A 2015 Master Plan for drinking water supply and wastewater treatment in the Lake Atitlán basin proposes new treatment plants and a giant sewage pipeline, connecting all the towns around the lake, which will export sewage out of the basin.
Technically, the Master Plan is sound and if executed effectively it would save the lake. It draws on successful restoration efforts in Italy (Lake Bolsena and Lake Garda), Germany (Lake Constance), and the U.S. (Lake Tahoe and Lake Washington).
The plan is controversial, though. Implementation would entail all the challenges and complexities associated with large infrastructure projects in a corrupt, third-world country. Many environmentalists and indigenous groups do not believe the pipeline would be built with respect for the rights of indigenous communities, and they will continue to campaign against it. Also, the plan would require massive investment in a country where the majority of all budgets are lost to corruption. As of December 2016, of the 7 new treatment plants slated to be built in 2016, only 1 has been built. Commitment to implementation appears to be low.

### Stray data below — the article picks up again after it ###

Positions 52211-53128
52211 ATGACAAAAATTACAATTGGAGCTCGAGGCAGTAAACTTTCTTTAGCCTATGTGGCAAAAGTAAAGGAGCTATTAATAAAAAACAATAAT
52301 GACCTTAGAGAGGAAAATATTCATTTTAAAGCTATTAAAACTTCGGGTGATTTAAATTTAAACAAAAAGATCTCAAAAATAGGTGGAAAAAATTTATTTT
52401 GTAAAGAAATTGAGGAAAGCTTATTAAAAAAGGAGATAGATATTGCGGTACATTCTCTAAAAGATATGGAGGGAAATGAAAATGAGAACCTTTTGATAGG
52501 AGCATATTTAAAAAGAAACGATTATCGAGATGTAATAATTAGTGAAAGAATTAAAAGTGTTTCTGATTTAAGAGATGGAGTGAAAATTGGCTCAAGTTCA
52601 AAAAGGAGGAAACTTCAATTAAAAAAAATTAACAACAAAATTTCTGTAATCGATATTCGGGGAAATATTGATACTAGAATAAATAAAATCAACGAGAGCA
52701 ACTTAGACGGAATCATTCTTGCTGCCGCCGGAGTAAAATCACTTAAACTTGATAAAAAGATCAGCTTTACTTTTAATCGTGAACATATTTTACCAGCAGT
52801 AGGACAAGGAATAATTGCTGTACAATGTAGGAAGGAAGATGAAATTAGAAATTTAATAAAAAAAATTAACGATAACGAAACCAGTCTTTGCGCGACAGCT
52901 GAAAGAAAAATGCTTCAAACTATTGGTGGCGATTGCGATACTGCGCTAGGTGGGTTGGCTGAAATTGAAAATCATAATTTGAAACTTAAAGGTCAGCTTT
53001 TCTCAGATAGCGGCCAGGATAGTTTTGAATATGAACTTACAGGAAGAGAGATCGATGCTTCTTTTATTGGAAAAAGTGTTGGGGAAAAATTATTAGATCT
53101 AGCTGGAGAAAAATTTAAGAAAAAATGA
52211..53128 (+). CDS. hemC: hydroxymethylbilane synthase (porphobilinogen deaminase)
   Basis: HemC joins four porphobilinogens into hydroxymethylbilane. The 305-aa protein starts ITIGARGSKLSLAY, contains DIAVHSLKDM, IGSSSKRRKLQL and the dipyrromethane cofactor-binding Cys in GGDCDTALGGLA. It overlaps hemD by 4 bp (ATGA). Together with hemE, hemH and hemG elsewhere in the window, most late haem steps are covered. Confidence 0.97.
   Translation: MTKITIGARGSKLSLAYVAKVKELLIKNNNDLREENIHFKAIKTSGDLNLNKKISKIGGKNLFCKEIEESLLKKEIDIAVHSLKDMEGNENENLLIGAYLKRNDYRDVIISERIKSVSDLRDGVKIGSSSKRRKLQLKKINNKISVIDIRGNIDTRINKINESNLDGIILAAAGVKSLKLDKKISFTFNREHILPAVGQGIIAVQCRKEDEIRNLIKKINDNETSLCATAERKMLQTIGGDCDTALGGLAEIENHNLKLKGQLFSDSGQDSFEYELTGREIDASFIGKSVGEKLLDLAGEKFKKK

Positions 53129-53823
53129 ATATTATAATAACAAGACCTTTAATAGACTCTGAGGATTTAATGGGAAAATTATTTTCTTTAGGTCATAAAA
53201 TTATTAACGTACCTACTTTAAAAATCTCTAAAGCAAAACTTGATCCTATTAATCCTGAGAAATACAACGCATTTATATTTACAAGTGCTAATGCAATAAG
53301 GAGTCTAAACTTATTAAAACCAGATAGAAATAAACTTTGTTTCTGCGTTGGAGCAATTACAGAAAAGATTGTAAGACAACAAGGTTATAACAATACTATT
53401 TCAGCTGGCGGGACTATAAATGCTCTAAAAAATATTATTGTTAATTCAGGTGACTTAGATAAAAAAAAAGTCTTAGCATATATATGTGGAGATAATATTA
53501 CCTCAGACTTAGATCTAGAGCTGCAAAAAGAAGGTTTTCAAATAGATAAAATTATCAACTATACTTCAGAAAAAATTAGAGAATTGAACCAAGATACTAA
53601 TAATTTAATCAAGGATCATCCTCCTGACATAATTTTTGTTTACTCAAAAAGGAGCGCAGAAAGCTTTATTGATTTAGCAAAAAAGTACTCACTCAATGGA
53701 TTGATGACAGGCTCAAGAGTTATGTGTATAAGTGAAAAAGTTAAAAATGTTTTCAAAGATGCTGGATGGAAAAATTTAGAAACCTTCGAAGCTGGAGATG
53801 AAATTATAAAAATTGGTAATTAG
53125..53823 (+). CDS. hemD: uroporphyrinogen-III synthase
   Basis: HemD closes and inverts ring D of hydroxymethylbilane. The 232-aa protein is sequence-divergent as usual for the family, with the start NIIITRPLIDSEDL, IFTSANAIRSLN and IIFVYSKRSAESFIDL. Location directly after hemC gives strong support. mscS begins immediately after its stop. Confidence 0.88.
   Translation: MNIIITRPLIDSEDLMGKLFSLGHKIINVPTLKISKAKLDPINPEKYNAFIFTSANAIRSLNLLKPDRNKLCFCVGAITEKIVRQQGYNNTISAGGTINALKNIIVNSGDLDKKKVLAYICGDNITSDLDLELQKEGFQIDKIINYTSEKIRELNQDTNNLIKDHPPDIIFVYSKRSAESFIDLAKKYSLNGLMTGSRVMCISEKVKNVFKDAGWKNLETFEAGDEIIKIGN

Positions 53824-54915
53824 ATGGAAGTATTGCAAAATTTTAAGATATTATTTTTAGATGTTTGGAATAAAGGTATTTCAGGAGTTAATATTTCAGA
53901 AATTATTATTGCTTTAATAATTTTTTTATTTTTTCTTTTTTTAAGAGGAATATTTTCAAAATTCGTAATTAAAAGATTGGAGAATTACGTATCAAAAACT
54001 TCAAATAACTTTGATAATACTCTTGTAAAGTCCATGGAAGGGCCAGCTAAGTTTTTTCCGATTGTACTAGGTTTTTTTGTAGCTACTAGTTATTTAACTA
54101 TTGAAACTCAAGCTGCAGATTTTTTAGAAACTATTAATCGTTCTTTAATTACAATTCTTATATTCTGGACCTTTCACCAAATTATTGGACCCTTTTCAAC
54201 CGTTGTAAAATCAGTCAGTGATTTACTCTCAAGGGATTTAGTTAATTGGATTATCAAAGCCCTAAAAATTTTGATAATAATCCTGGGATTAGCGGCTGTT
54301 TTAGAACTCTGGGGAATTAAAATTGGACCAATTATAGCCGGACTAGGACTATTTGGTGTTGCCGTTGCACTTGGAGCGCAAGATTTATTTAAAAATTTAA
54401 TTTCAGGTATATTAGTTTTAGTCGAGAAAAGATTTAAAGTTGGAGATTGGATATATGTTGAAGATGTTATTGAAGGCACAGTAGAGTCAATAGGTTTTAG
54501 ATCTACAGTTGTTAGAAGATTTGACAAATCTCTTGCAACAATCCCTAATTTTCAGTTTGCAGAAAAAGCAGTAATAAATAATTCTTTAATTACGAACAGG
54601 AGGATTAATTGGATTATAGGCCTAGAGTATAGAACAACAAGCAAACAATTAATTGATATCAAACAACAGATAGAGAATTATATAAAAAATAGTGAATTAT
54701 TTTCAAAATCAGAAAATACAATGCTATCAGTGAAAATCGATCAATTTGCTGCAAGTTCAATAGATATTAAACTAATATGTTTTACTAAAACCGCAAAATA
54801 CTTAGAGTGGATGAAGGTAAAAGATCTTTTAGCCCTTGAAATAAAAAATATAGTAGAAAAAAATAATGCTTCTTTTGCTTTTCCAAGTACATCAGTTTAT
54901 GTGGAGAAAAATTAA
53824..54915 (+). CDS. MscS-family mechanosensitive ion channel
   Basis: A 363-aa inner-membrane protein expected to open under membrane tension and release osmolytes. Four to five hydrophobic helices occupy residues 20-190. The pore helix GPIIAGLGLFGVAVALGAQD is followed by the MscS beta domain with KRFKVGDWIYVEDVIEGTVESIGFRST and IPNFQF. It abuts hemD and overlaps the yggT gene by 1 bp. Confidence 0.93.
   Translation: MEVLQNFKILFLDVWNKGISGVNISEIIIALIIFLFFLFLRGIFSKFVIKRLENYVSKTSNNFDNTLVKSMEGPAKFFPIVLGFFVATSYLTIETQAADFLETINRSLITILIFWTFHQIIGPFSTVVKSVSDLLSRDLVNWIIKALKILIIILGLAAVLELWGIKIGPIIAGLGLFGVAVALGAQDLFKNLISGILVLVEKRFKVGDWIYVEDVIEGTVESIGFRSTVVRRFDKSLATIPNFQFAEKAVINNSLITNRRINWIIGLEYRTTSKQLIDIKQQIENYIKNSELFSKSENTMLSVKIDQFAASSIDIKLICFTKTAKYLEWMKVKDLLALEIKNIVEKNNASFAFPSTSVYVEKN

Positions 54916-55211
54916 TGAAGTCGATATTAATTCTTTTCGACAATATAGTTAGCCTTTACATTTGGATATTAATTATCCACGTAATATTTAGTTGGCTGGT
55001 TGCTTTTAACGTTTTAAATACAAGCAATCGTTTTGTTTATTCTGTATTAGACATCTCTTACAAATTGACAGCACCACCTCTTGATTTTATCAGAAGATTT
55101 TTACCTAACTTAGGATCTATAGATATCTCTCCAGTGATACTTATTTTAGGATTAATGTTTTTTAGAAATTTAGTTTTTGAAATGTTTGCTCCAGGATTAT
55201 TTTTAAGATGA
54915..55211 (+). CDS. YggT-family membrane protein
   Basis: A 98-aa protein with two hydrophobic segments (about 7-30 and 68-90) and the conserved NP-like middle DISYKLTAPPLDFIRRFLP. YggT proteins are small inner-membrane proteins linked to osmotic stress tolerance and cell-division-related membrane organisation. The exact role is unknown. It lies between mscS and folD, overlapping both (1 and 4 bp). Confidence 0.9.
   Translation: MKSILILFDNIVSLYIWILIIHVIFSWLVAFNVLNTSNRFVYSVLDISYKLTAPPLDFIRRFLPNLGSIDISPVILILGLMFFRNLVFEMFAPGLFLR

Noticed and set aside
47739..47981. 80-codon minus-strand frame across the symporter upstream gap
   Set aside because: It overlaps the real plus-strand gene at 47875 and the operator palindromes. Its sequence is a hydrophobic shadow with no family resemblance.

This is a long-term plan, with no guarantee that it can be implemented effectively before it is too late to save Lake Atitlán. Thus, we must press ahead urgently with remediation and prevention efforts.